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Is Heyman enough to carry Lesnar-Goldberg feud?

(Courtesy of WWE.com)

It looks like we’re actually going to get a Brock Lesnar-Goldberg match.

Last week, Goldberg teased a comeback on ESPN and named Lesnar as his choice opponent. On Monday, “The Beast’s” advocate Paul Heyman answered the former WCW Champion’s segment.

Heyman officially challenged Goldberg to “a fight” on behalf of his client. You know, because neither of the Superstars were there to do it themselves.

Lesnar is as a part-time Superstar and makes limited appearances. Goldberg, however, will answer the challenge next week and make his first WWE appearance in 12 years.

But it’s likely he will too have a limited work schedule of appearances, which means this feud will likely be Heyman carrying it for the majority of the build-up and were probably better off that way.

I don’t think I need to explain how good Heyman is on the mic. He’s arguably one of the best non-wrestlers of the past 20 years due to his gift of gab. Heyman’s silver tongue not only motivated the ECW roster to run through walls, but also promoted the brand to be the No. 3 wrestling promotion in the world.

In recent years, he’s had an easier gig selling Brock Lesnar as an absolute monster in all of his feuds. But no one does it better than Heyman, which is necessary considering Lesnar’s struggles cutting worked promos.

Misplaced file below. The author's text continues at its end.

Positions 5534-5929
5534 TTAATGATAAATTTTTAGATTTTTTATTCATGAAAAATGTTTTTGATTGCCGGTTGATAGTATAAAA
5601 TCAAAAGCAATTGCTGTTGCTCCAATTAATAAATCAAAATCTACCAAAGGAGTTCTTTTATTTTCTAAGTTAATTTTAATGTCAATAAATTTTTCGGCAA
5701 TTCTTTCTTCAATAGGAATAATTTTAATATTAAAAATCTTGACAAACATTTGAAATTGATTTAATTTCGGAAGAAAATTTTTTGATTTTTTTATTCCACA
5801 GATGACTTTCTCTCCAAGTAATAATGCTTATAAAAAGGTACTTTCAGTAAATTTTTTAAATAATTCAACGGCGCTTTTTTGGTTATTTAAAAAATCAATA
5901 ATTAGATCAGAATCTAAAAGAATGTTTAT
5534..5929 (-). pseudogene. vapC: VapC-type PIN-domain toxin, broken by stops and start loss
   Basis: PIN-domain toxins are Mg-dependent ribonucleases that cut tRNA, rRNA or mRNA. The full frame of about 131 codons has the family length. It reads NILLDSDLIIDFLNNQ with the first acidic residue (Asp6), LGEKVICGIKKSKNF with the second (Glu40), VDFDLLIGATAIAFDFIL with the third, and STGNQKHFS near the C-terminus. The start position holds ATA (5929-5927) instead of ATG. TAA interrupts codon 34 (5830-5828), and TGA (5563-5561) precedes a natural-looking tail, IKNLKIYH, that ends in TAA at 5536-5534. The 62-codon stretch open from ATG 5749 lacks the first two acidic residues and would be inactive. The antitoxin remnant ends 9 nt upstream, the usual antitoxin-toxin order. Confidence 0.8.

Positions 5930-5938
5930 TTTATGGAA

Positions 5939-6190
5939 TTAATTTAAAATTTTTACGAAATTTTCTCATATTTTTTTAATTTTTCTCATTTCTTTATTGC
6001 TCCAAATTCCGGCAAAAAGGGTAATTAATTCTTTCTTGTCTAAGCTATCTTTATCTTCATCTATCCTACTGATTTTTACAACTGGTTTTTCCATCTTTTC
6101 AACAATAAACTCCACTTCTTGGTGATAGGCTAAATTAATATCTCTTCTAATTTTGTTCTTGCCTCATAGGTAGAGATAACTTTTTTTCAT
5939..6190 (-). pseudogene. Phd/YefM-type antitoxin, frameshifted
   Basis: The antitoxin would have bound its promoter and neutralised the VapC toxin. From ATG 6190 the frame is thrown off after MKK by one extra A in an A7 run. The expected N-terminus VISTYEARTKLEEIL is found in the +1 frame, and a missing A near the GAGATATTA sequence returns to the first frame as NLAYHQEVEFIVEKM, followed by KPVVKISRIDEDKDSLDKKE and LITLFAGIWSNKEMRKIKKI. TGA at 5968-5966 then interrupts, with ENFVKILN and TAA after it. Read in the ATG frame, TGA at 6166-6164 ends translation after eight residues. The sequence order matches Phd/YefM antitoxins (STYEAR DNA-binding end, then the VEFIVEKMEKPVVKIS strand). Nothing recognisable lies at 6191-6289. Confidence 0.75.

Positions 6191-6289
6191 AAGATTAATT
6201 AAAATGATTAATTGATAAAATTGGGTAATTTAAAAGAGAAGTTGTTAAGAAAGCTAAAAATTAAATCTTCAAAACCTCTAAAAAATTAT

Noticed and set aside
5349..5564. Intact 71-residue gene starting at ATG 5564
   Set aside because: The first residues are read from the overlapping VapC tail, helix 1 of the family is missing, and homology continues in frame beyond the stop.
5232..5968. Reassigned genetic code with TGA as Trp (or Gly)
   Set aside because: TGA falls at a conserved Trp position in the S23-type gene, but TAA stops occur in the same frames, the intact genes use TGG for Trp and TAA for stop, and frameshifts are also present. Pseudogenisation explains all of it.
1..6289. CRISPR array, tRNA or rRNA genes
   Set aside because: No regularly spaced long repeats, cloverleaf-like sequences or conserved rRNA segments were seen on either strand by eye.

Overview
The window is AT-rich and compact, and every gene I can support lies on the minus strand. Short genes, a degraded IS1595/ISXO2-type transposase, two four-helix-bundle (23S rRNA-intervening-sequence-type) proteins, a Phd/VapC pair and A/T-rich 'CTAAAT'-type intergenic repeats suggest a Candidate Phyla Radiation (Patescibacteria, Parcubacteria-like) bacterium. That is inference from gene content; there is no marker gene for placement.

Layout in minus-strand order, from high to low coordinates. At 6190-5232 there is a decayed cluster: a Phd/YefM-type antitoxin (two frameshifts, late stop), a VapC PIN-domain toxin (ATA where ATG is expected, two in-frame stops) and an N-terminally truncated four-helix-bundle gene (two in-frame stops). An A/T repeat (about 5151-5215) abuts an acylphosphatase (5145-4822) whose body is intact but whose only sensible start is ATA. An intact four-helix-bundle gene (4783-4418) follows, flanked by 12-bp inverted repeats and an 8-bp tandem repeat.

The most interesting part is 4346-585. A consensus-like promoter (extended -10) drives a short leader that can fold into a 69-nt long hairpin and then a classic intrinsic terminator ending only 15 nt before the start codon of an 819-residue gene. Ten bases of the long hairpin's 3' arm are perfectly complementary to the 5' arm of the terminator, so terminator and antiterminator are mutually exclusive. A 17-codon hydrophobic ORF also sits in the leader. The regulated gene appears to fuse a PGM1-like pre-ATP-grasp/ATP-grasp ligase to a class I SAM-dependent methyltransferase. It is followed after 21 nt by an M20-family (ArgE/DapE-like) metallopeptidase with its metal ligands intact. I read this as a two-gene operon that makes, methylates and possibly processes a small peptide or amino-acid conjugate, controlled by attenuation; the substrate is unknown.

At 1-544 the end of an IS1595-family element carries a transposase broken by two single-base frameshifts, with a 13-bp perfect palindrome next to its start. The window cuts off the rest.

But this case is different. Lesnar isn’t going against a full-time Superstar. Instead, he’s feuding with someone who has spent less time on WWE television than he has. That hasn’t been the case since his feud with Undertaker at WrestleMania 30. But that doesn’t mean it can’t work.

The Goldberg-Lesnar feud is big enough to put off until a big pay-per-view, like Survivor Series. All WWE has to do is provide little reminders, like Goldberg’s ESPN segment, before the immediate build-up to the November event.

There will still be fan interest even though they had a disappointing match more than 12 years ago at WrestleMania 20. Lesnar was still early in his career and had not yet been legitimized as the fighting machine he has become since his UFC run. Goldberg’s absence creates even more intrigue to see him return to action. Those factors sell themselves and make this match even more appealing. But it can only  get better by adding Heyman’s promos to the mix.

Really, there’s no need to have Goldberg appear until either the night of the match or perhaps the last Raw before it. If he shows up too far in advance, it spoils the mystique of the comeback. So there’s really no option but to have Heyman carry this feud.

Let’s assume both Goldberg and Lesnar appeared consistently from now until Survivor Series. That’s more than a month of standing in the ring and not having a match. The most we’d see from them is a brawl separated by security or the entire roster.

Instead, we have Heyman providing excellent promos to remind us why we should care about this feud. Monday’s promo was the perfect example. Heyman built up Goldberg as a legitimate legend before denouncing him as a threat to Lesnar. That’s the perfect build-up for this match, acknowledging the former Superstar as a big deal but making Lesnar seem like a bigger one.

And sure, there’s a risk that the feud could get stale. But between the name value and having Heyman as wrestling’s best salesman, it should keep fan interest until the actual match.

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